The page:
Interest Rates

Interest rates are also one of the variables which determines the price of an option, although less so than time, intrinsic value, and volatility. Interest rates determine the of an option as they represent the potential return that could be produced if the funds used to purchase for an option were invested in an a "risk-free" instrument such as a US Treasury bill. 

In practice, when market makers select the interest rate utilized to determine the price of an option, they generally use a "market accepted" benchmark interest rate for the respective tenor of the option.  As an example, if you wanted to determine the appropriate interest rate for an option which expires in one year, you might choose to use the current rate for one year LIBOR.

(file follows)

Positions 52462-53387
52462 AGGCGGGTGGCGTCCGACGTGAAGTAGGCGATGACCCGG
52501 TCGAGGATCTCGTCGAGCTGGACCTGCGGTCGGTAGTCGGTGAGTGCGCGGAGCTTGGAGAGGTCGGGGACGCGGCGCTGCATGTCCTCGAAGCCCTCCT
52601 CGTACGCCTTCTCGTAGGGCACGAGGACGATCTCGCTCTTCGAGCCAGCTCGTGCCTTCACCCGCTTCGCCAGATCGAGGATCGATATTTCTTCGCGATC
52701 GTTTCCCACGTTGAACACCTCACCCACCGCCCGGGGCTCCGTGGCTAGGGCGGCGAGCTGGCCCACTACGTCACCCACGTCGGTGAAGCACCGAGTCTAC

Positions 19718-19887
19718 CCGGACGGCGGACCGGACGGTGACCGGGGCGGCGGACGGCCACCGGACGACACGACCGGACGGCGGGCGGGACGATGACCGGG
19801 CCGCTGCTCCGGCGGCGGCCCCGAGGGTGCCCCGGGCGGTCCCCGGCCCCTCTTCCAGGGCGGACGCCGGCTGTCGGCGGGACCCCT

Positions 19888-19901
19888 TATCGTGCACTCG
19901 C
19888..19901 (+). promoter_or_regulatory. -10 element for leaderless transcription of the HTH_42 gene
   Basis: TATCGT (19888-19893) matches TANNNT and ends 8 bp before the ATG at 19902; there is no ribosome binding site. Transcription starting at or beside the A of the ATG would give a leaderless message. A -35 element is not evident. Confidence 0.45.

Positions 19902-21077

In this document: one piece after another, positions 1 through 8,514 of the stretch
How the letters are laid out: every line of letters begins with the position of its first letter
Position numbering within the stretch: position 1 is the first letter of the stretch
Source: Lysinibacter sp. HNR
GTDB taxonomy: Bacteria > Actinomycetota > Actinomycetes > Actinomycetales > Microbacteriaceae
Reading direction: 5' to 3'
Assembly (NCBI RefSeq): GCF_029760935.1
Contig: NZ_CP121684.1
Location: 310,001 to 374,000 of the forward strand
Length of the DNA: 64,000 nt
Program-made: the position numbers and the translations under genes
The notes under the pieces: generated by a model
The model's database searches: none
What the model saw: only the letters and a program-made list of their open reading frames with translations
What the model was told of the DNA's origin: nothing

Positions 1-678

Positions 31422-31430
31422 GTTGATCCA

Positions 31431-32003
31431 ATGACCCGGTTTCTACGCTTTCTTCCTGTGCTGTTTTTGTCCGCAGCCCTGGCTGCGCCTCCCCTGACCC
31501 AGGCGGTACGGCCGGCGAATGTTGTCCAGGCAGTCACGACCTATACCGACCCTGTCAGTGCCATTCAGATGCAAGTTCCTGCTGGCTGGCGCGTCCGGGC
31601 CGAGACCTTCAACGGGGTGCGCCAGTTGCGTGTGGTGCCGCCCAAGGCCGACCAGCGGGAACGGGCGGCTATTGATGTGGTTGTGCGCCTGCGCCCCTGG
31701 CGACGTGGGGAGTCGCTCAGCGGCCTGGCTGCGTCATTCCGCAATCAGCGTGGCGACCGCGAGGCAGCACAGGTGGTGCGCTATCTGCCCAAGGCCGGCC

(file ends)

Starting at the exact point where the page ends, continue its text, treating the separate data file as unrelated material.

For those of you interested in the more mathematical aspects of option prices, rho is the "Greek" variable associated with interest rates. Rho measures the sensitivity of an option's value to a change in interest rates. As an example, if an option has a rho -10, then for every percentage-point increase in interest rates, the value of the option decreases by 10%.